So, taking all these trends into account, then once we know the final runners, then this should be easy – right? Okay, it doesn’t always pan out as the stats suggest, but I’d still rather be looking for horses that tick the winning formulas that past winners have shown. Therefore, taking those factors on board you could do a lot worse than concentrate on anything the Pipe, Nicholls, O’Neill and Twiston-Davies stables have entered. While if any of their runners are also aged 6 or 7 years-old, plus also have past track experience and are 12/1 or less in the betting then these runners are certainly worth taking a second glance at – Simple!!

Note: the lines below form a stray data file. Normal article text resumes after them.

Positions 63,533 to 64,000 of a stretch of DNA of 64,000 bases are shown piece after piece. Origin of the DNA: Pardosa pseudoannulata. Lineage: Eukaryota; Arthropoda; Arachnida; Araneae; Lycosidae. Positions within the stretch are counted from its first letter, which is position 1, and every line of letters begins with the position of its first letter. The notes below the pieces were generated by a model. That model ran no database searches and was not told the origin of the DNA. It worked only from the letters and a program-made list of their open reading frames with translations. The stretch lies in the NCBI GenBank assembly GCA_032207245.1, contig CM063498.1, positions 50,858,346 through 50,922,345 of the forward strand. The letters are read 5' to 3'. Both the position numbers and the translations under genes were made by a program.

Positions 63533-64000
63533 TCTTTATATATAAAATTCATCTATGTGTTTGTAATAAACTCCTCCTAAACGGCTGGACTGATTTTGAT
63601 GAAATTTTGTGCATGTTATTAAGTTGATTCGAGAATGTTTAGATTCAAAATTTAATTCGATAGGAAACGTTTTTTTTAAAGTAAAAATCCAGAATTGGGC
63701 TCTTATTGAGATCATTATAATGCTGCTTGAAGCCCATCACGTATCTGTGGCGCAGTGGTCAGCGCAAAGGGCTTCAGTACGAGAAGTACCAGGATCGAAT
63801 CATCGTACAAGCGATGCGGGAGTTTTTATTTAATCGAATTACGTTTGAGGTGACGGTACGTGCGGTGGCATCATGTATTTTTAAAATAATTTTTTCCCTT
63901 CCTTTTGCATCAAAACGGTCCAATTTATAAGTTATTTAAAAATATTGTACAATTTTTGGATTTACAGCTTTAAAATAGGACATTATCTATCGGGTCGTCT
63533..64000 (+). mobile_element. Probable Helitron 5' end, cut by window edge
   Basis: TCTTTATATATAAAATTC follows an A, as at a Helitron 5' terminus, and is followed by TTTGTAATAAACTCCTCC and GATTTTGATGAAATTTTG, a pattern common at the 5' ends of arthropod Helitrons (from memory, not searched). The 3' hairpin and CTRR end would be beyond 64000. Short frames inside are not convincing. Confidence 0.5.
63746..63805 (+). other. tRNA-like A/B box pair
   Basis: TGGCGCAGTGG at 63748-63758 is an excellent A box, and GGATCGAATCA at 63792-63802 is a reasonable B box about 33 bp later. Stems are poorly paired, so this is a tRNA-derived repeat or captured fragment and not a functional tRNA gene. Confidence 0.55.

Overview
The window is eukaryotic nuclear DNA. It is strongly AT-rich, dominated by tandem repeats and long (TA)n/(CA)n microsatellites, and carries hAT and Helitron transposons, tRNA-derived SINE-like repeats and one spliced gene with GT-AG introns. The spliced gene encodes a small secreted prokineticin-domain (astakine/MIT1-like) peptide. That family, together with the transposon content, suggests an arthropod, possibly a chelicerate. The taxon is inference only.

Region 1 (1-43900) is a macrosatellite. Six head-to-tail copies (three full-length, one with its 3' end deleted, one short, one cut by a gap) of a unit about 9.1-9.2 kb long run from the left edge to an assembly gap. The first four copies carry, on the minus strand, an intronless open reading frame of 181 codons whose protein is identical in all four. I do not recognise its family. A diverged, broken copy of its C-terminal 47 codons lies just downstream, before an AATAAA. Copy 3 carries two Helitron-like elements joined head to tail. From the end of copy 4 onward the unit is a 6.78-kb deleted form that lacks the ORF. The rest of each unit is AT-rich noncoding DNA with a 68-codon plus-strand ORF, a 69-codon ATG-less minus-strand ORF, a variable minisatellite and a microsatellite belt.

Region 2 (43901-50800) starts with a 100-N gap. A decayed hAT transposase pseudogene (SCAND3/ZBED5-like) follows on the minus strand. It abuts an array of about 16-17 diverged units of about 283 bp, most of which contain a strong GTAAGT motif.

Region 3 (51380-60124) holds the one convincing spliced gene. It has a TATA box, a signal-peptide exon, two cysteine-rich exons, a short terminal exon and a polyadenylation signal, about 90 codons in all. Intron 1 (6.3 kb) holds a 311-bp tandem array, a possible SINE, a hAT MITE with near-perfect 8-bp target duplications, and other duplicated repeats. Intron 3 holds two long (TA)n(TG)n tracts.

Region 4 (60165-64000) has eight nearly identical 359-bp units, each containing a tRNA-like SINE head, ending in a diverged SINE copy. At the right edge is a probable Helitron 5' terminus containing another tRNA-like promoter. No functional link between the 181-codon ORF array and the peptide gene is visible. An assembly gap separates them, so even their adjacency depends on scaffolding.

TQ VERDICT: Another top running of the BetVictor Gold Cup and all eyes will be on Splash Of Ginge as he looks to back-up last years win and become the first horse since Bradbury Star to land the prize two years on the spin. However, at the age of 10 he’ll have the main age trend to overcome as last double-figure aged winner was in 1975! Baron Alco, from the Gary Moore yard, can make a bold bid and he returned to the track after an absence with a fine second at Chepstow last month. He’s yet to finish out of the top three from 7 chase starts and his three runs over fences here have been good ones – second (twice) and third. He can go well. The Moore’s also run BENATAR (e/w) and a case can be made for him too. He pulled way too hard on his first run back at Newton Abbot last month but hopefully that effort has brought him on and in this better race they should go a stronger pace. He was third in the JLT Novices’ Chase here last March and that form would make him interesting too. The Pipe yard have done well in the race over the years so their runners – King’s Socks and Eamon An Cnoic – can’t be ruled out but both would also need to bounce back from below-par runs and have something to prove. Rather Be and Mister Whitaker are other leading players in the race – they were separated by just a head in the Close Brothers Novices’ Chase here at the Festival but Rather Be has a handy weight pull this time, so it looks an interesting re-match. Mister Whitaker, however, has already been out this season, when winning at Carlisle and he looks a fast-improving chaser. From 6 runs over fences he’s won 4 and is yet to finish out of the top three. He could easily be better than a handicapper and the way he travels through his races suggests there is more to come. However, even though he looks the most likely winner for me, he’s also poor value. I’ll already be playing Benatar but one of the Paul Nicholls team often go well in this race too – they’ve have 9 placed horses and two winners from their last 34 runners in the contest. Frodon, Romain De Senam and Movewiththetimes are their entries this year and it’s the last-named – MOVEWITHTHETIMES (e/w) – that looks the most interesting. He gets in here with just 10-5 to carry and Barry Geraghty does the weight for his boss – JP McManus. Yes, he unseated Geraghty last time out, but he gets back onboard so must feel he can put that error behind him. A mark of 140 looks fair and this will be the lightest racing weight he’s ever raced on.